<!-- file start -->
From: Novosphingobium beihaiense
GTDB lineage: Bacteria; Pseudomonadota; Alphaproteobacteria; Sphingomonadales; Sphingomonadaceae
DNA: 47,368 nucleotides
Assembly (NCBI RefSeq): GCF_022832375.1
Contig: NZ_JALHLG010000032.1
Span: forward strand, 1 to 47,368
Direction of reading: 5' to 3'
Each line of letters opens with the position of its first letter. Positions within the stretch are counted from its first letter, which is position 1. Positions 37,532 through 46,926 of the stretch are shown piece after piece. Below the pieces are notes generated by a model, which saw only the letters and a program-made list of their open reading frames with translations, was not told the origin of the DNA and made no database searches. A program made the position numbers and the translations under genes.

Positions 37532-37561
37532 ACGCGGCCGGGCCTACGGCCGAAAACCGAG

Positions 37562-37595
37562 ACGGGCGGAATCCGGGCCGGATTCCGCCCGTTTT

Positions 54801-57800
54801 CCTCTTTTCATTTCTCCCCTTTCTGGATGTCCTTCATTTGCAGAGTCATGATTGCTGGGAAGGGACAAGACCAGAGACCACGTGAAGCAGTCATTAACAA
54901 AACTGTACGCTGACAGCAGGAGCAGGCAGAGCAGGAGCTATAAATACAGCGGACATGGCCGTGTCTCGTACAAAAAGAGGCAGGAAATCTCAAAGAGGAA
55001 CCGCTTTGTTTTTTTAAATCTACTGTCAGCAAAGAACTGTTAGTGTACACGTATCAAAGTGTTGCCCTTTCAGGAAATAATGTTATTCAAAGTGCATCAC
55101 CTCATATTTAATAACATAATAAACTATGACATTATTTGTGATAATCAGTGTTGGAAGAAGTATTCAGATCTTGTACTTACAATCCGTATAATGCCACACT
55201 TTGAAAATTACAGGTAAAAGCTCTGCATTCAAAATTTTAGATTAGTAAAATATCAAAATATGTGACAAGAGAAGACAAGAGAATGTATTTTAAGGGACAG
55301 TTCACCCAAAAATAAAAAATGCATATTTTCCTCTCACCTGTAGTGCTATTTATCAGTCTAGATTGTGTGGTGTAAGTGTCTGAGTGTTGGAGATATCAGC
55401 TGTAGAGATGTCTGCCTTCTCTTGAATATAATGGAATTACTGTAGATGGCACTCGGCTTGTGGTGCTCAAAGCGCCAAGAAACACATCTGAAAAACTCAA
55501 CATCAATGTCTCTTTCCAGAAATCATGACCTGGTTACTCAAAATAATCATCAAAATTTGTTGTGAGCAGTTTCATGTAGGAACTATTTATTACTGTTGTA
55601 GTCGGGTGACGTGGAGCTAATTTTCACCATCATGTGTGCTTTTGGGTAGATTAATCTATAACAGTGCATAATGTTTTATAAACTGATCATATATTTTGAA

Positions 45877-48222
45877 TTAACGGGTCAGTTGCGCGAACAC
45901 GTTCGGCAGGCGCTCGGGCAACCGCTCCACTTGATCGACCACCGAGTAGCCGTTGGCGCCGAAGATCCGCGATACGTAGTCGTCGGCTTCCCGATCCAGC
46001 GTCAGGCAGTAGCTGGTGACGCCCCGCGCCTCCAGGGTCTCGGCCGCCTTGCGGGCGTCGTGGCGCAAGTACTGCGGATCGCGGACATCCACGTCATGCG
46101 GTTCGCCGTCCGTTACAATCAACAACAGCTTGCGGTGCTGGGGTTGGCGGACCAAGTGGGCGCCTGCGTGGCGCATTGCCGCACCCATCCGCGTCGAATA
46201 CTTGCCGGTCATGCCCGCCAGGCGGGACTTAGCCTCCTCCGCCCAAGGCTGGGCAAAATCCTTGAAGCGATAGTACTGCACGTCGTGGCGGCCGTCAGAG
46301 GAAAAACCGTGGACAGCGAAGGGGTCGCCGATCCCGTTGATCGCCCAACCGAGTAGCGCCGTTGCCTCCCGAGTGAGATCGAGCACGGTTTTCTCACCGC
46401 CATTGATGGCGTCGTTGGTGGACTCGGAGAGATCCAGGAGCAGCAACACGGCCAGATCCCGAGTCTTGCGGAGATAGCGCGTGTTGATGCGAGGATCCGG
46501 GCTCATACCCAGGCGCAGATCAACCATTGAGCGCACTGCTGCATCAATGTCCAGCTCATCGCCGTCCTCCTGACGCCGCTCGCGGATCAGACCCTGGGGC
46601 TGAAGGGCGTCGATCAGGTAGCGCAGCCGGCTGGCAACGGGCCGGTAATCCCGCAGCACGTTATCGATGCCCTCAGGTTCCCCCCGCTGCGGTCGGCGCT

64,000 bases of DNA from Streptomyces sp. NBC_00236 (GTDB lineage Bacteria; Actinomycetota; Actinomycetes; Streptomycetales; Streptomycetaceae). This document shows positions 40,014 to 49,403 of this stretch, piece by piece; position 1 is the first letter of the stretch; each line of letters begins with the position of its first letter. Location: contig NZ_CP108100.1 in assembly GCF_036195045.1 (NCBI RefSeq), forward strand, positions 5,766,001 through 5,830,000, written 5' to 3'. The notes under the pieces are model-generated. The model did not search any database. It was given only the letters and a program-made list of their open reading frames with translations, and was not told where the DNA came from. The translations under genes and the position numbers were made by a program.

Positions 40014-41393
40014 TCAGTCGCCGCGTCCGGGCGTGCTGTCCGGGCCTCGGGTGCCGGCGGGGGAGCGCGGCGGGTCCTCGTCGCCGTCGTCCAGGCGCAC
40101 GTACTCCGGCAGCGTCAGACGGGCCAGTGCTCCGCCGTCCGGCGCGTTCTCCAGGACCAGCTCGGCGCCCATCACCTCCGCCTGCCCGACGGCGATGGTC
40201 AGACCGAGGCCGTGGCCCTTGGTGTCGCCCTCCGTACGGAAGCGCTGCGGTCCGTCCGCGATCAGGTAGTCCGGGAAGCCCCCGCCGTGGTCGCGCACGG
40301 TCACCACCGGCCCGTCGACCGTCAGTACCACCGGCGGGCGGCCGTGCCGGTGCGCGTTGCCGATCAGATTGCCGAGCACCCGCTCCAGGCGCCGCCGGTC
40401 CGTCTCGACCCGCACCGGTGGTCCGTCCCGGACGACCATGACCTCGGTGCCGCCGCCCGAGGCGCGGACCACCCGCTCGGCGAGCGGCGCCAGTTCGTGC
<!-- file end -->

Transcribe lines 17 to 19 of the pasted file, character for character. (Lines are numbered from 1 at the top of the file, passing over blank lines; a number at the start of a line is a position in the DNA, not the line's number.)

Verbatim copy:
55101 CTCATATTTAATAACATAATAAACTATGACATTATTTGTGATAATCAGTGTTGGAAGAAGTATTCAGATCTTGTACTTACAATCCGTATAATGCCACACT
55201 TTGAAAATTACAGGTAAAAGCTCTGCATTCAAAATTTTAGATTAGTAAAATATCAAAATATGTGACAAGAGAAGACAAGAGAATGTATTTTAAGGGACAG
55301 TTCACCCAAAAATAAAAAATGCATATTTTCCTCTCACCTGTAGTGCTATTTATCAGTCTAGATTGTGTGGTGTAAGTGTCTGAGTGTTGGAGATATCAGC